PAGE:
Read, Watched, Listened

I love reading just about everything, watching comedy and documentary-type things, and have recently embraced the podcast.  I also enjoy hearing about what other people are reading, watching, and listening to.  Here's my two cents worth.


The tagline is "for the woman who feels she is both too much and never enough".  The authors help work through the reclaiming of these words, both"wild" and "free", and what they mean to us as Christian women.  It's a testament to the season of life I am in right now that I can say that I both loved this book, and at the same time cannot remember anything about it.  I have approximately zero takeaways from it.  I found it so encouraging and enjoyed reading it each evening after long days with the kids (aka each and every day), and yet I'm pretty sure I forgot all but the most blurry of details by the time my head hit the pillow.  I'm glad I purchased this one - I will definitely be reading it again someday!

WARNING: SPOILER ALERT.  First things first: I refused to buy it.  I borrowed my brother's copy of the book when he was done with it.  The whole we're-releasing-the-script-because-it's-a-play-but-then-going-to-market-it-like-it's-the-eighth-book just smacked of WE WANT YOUR MONEY to me.  I enjoyed it because, well, it's HARRY POTTER, and also, the writing is just so dang good.  J.K. Rowling has a clear gift, and Harry Potter is a phenomenon for a very good reason.  The dialogue is fantastic, but, y'know, as a play, that's pretty much all there was, and I missed the details and descriptions from the books.  I also found the entire plot to be repetitive (you have the entire magical world at your fingertips and - wait - Polyjuice Potion AGAIN?!?) and predictable (I figured out Delphi's parentage WAY before it was "revealed").  It was also pandering: all the going back-and-forth through time to give you different seemed like they wanted to give every possible fandom a taste of what could have been.  And yet, I still enjoyed it.  Unlike the original books, though, I will probably never read it again.  Anyway, tl;dr...if you're a Harry Potter fan, you'll enjoy reading it, but it's not life-changing or anything.

A re-read for me.  It's quirky, intelligent, and easy to read.  The perfect summer novel, and one of my favorite books.  The characters are funny and relatable, and the structure and writing of the book is unlike anything I've read before.

I suppose in retrospect it should have been obvious - clearly I didn't read the description closely enough when I put a hold on it from the library - but this is a cookbook (and pseudo-memoir).  I never really wrapped my head around the idea of reading a cookbook until lately.  Probably because the only idea in my head of a cookbook was my mom's random Betty Crocker and church cookbooks stashed in a cabinet growing up, occasionally pulled down to make a trusty favorite.  No prose; just recipes.  Why on earth would you "read" something like that?  I stand corrected.  I'm already all-in to the author's ideas on the importance and structure on family dinner, but enjoyed reading her thoughts and copied down several recipes from the book that we've already tried ourselves.  The Fish Presents and Chicken with Bacon-y Brussels Sprouts were both winners -  I could eat the bacon-y Brussels sprouts everyday just on their own.  Meal planning had been feeling a little stale lately (no pun intended - ha!), but this book and some new recipes helped rejuvenate what was feeling like such a chore.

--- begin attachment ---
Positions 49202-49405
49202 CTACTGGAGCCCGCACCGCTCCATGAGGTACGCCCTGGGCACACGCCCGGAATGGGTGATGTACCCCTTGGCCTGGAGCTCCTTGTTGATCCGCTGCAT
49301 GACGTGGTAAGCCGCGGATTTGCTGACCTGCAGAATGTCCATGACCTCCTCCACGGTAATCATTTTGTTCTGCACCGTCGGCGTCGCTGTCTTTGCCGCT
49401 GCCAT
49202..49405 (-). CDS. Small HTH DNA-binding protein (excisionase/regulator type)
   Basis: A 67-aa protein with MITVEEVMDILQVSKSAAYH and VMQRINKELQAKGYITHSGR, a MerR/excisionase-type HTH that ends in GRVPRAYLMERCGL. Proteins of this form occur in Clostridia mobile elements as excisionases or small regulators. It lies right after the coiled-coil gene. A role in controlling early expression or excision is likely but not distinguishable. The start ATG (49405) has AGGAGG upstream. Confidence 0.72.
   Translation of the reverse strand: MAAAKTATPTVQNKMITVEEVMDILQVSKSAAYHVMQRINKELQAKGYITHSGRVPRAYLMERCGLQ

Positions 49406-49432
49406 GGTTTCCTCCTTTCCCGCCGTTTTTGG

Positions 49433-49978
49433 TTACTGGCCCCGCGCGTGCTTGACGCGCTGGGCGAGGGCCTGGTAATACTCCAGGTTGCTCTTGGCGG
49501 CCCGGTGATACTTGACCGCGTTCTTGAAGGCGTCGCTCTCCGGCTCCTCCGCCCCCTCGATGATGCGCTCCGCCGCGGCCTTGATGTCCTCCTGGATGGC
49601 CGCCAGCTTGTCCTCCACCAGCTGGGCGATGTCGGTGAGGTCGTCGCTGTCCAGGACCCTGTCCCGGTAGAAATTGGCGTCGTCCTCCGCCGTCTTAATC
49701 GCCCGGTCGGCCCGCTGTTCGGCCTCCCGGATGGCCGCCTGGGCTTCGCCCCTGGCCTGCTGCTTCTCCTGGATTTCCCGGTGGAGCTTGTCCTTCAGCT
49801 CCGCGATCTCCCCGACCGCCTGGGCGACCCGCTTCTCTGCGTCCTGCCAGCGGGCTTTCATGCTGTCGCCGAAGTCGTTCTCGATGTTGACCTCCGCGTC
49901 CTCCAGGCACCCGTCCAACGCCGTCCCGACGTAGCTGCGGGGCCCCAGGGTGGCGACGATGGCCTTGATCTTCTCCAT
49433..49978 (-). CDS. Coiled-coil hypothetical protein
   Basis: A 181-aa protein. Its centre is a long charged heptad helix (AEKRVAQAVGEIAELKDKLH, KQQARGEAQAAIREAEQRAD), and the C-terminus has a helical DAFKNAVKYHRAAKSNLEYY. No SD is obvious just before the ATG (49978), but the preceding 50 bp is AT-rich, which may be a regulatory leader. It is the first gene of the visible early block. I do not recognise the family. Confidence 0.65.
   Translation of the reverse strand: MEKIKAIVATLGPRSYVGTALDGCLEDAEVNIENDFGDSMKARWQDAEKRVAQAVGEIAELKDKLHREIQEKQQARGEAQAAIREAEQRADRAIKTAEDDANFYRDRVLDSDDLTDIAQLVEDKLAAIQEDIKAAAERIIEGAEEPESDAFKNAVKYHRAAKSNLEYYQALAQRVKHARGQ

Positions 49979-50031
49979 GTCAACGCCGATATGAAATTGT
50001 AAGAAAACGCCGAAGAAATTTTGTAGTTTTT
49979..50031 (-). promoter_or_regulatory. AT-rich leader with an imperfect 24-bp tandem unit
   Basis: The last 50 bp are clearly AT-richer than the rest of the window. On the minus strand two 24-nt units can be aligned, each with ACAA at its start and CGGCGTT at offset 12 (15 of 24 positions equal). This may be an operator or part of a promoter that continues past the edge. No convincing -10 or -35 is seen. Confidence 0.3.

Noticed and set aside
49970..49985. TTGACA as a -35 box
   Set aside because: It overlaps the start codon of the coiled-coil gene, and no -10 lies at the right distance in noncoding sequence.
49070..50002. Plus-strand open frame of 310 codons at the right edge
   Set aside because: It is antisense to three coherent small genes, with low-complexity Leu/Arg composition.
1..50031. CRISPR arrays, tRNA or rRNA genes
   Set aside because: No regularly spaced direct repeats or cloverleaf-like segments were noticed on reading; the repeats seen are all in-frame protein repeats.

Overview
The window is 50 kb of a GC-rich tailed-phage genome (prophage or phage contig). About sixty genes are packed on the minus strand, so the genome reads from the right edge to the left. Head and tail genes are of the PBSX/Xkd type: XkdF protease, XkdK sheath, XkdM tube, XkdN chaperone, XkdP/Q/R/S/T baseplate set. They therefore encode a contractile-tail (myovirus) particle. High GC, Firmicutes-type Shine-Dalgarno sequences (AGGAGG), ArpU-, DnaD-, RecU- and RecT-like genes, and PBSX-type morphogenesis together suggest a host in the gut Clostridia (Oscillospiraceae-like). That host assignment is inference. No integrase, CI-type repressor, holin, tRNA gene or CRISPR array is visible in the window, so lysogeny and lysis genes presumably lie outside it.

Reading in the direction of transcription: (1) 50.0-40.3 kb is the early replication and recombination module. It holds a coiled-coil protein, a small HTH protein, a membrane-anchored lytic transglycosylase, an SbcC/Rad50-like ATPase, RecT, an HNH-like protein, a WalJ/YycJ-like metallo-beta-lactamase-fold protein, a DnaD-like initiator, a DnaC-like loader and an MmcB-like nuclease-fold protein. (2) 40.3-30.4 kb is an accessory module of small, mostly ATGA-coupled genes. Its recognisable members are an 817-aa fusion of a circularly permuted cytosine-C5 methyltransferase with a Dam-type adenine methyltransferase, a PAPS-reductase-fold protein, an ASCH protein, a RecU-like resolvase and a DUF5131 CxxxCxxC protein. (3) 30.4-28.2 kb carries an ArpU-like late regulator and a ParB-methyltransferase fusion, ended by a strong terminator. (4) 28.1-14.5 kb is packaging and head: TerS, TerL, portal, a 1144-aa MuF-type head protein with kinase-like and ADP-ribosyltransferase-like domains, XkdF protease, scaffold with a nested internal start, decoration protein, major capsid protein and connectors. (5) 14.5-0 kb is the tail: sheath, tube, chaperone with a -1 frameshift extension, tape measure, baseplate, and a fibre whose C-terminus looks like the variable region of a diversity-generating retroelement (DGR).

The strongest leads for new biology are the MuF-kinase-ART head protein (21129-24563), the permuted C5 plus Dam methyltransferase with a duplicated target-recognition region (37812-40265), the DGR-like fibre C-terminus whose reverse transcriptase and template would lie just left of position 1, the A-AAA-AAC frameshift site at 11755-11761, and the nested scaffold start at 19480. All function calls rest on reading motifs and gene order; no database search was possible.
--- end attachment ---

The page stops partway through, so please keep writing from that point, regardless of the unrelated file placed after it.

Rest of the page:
Michael Pollan's book in documentary form.  You should ABSOLUTELY read the book before, (or after, it doesn't really matter), though the documentary stands just fine on it's own.  It explores how we as humans have harnessed the elements of fire, water, earth, and air to transform our food, focusing hard on one food-item per episode (bread, cheese, etc.). It's fascinating, and ties in to his other works as a commentary on sustainability and eating local.  Michael Pollan is also just incredibly well-spoken, and I enjoy listening to him.

Mostly, though, I watched more than my fair share of the Olympics this past month.  (USA!  USA! USA!)


A short (15-20 minute) podcast by two sisters-in-law that focus on how the truth of the Gospel relate to our work as moms.  I love that the episodes are quick and easy to listen to, so I can usually listen to them in one chunk (though not always...#momlife) while getting ready in the morning or cooking dinner in the evening.  They touch on a lot of topics, and while with the time limit aren't able to go very in-depth, they are challenging and thought-provoking and I find myself pondering topics I may not otherwise have thought about.  One of my favorite episodes is #11: What is Mom's Time Worth?.

Talking to writers?  Yes, please!  It can get a little fluffy for me when they talk about their process and...I don't know.  If you listen, you'll know what I'm talking about.  They can just be a little dreamy and frou-frou for someone as realist as me, but I do enjoy listening to some of my favorite authors talk about their works and their process.  The first episode I listened to is one of their most recent, with Glennon Doyle Melton (can't wait to read her new book very soon!).